“I Believe in You”
Jonathan T. Jefferson
Wednesday, August 30, 2023
The cool flow of air, accompanied by calmness, swept up ghost-like from Schoharie Creek as it meandered through the Catskill Mountains. Tuesday found me lying in bliss on a large pockmarked gray stone on the edge of the creek. I was supposed to be gathering up the nerves needed to do the deed. The rays of the pale-yellow sun, briefly allowed to peek through the soft white smokiness of the clouds, only bit gently on the skin. The whiteness which was stolen from them more than a few times this summer by the reddish-tan hues cast southward by historic fires in the Canadian forests, were welcomed and distracted me.
Today, overnight thundershowers swelled the reflecting waters enough to cut off my access to that same relaxing stone. Yesterday, I succumbed to the urge to stand barefoot on the smooth multicolored rocks of various sizes below the waves. Now, despite the heaviness of my burdens, I was content to absorb the natural splendor of the environment from a new vantage point, several feet above a slope in a parking area that provides respite for passing motorists and access to fly-fishers. Inhaling deeply to soothe my internal organs with ashe-free oxygen, cleansing the olfactory nerve with a perfectly balanced mix of flower-scented aromas, and feasting my eyes on unblemished panoramas, was more than sufficient to gather the strength for what I planned to do.
Shamefully procrastinating for two days was predictably giving way to greater resolve. A short stroll around this picturesque rest site would ‘seal the deal,’ I returned to my cream colored SUV, drove to a designated trailhead, and began my vision quest into the wilderness. No food, water, compass, or timeframe would accompany me on this journey. Most importantly, no promise of direction, revelation, or survival…
“Don’t nobody know my troubles but God.”
Natural Blues - Moby
Trampled down thatches of weeds and gravel caught each impression of the half-inch black rubber soles on my hiking boots. The loud, but soothing, trickling of the stream filled my ears from the right, while less peaceful sounds of passing vehicle tires on pavement came from my left. A mid-sized blue car entered the parking area one hundred yards ahead of me. It drove toward me on the half-circle of crumbling blacktop that served as the turn off. I tried to appear inconspicuous as the driver slowly cruised by. From the periphery of my left eye, I saw who appeared to be an elderly woman behind the wheel.
Alone once again, I returned to the task of silencing my thoughts, opening my senses to the beautiful surroundings, and listening for what the universe might want to convey. Upon reaching the west end of the turn off, I spun around. The blue car that passed me minutes earlier was parked three hundred yards away at the east end. Its occupant, who I could now see was an old man, was walking towards me. Judging from his appearance and awkward gait, I grew weary. What was this white-haired man, wearing a long white sleeve shirt and white pants, doing? To make it clear that I was not to be bothered, I entered the trees close to the creek to stand just out of sight. To my relief, before I disappeared, the old man turned back toward his car.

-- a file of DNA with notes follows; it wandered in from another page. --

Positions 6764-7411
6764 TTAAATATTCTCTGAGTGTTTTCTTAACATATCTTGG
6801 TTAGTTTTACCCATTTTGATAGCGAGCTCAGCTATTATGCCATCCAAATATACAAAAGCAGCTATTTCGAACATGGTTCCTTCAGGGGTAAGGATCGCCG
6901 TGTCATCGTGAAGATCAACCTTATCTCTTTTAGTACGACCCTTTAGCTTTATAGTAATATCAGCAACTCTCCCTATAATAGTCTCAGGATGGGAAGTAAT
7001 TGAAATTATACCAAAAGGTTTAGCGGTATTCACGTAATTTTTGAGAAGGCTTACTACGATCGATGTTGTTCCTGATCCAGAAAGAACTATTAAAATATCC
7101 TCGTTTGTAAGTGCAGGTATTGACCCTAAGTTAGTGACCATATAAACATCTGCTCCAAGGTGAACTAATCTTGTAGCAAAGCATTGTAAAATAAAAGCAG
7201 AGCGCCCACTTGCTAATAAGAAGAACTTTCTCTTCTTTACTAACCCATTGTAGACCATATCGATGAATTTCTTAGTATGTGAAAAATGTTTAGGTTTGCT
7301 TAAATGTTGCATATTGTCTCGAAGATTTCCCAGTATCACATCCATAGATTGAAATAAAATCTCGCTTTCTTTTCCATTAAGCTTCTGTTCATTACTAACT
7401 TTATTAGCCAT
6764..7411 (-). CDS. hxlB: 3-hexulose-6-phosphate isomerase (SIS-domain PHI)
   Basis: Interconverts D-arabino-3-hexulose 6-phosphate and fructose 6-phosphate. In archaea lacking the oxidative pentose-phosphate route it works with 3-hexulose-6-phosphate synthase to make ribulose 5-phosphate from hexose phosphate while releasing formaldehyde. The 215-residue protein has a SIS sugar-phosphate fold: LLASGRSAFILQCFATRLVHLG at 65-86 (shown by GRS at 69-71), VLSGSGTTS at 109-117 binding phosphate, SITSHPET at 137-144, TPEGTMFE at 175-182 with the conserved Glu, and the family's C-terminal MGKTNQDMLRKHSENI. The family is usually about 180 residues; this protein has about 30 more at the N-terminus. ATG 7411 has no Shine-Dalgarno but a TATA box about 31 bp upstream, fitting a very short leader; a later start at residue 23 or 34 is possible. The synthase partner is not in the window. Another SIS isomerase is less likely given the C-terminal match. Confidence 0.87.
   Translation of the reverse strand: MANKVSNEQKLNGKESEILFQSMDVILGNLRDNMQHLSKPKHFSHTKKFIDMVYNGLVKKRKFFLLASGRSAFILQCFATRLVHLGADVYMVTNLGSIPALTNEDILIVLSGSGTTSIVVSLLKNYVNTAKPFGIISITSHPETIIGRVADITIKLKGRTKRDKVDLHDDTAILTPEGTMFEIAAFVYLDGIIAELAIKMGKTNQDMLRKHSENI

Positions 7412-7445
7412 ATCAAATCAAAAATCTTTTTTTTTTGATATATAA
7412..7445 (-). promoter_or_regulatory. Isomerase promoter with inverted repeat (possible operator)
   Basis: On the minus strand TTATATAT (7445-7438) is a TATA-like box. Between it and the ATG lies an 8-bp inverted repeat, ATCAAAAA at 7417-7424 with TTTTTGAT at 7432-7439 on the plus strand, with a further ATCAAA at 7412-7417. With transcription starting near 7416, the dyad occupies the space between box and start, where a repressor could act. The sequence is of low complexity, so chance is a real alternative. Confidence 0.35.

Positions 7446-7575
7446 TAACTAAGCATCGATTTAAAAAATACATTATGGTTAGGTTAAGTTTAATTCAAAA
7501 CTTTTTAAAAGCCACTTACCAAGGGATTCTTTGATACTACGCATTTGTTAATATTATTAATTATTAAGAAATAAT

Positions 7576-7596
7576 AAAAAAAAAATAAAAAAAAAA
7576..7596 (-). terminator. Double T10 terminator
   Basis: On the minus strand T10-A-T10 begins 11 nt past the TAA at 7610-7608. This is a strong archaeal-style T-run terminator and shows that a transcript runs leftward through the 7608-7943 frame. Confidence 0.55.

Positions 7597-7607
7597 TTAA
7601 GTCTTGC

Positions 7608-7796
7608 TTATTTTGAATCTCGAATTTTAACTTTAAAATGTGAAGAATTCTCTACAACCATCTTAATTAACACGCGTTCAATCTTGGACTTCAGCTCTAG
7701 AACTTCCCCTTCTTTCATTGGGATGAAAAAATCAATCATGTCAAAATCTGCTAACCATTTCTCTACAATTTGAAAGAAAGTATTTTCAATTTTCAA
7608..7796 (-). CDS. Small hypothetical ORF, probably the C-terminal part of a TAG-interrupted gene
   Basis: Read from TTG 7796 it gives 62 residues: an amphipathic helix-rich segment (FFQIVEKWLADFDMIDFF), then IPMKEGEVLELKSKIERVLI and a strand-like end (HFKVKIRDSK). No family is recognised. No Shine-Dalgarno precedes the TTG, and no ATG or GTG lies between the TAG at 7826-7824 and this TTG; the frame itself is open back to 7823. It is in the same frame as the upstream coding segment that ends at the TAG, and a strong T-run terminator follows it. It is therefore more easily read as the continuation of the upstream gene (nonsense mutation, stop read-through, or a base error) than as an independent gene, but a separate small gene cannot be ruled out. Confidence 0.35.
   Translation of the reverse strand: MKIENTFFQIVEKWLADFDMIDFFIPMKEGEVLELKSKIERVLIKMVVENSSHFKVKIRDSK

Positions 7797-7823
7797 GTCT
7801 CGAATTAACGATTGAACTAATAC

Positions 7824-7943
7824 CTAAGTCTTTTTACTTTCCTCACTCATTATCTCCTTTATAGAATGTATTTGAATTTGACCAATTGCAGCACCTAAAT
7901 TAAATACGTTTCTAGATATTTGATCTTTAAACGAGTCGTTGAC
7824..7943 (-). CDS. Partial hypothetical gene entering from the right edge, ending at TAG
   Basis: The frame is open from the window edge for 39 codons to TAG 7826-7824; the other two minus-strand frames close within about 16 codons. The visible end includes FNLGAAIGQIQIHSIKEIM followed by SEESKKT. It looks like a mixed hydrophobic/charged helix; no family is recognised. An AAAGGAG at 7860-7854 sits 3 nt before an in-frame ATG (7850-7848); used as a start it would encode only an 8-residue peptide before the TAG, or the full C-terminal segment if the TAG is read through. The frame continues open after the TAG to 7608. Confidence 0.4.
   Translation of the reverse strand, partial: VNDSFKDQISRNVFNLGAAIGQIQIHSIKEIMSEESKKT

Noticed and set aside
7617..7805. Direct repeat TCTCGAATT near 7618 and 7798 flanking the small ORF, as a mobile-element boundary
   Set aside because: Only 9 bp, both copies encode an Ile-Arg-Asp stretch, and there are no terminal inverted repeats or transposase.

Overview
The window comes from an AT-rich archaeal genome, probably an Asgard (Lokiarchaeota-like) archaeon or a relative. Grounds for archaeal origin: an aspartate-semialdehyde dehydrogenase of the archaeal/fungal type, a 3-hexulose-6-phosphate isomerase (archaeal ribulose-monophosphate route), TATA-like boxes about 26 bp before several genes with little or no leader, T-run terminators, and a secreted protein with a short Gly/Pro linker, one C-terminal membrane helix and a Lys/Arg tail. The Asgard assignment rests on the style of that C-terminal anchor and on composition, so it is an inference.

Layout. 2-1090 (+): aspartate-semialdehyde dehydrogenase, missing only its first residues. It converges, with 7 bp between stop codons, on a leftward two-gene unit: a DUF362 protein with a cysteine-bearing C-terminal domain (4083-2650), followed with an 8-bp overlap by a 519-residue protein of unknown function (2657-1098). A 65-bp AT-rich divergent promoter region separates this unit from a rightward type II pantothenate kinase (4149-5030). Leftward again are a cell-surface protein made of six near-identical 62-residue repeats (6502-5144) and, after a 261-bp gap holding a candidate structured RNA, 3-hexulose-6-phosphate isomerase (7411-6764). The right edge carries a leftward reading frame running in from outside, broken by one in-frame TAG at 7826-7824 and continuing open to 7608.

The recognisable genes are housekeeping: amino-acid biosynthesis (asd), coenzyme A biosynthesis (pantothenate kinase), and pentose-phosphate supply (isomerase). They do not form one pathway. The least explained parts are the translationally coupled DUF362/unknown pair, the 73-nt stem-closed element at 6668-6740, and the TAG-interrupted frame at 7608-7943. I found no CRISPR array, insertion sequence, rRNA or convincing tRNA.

Hugged by the branches of trees while standing on a flat rock, solitude enveloped me, and the old man was briefly forgotten. Emerging from that silent embrace of fauna, sure that I was now the only soul around, I did a double take when from only a few yards away the old man was approaching me, saying something I could not understand.
“Excuse me?” I asked. The expression on my face showed that I did not hear what he just said. I noticed the wrinkles of time on his face, so many that his age could not be counted.
“Are you okay?” he repeated. The rumble of his voice gave me the impression of a gentle summer storm approaching. Normally, as is the case for most people, I would have replied, “fine,” but something about our exchange demanded honesty. I shrugged slowly to indicate that the weight on my shoulders felt impossible to carry.
“You appear troubled,” he said bluntly. It was clear to me that he knew his statement was indisputable.
“I like the silence here by the creek.” I replied. “I’m kinda on a vision quest to find answers.”
“Do you want to talk about it?” He asked, opening his arms wide as though an eagle were about to take flight. His gesture was warm, like the unspoken offer of comfort from a grandparent to a child with a scraped knee. I shook my head side to side weakly to turn down what was sure to be his wise counsel.
To counter any hint of ungratefulness, I said, “I’d like to let the universe guide me.” He shook his head up and down with understanding.
The old man began to walk away, and then he stopped and asked, “What’s your name?”
Once again, I did not respond with my usual, “Jon”, I said, “Jonathan.”
“I’m going to include you in my prayers tonight Jonathan. I too trust the universe to bring me answers. That’s why I come here for my daily walks!” He exclaimed with gusto while raising his eyes to the sky.
“Thank you.” I responded with the most sincerity that I ever felt while saying those words.
The old man continued with his walk toward the west end of the turn off. It was only ten yards away. Heading back east, he walked past me again and said, “I believe in you, Jonathan.”
September 18, 2023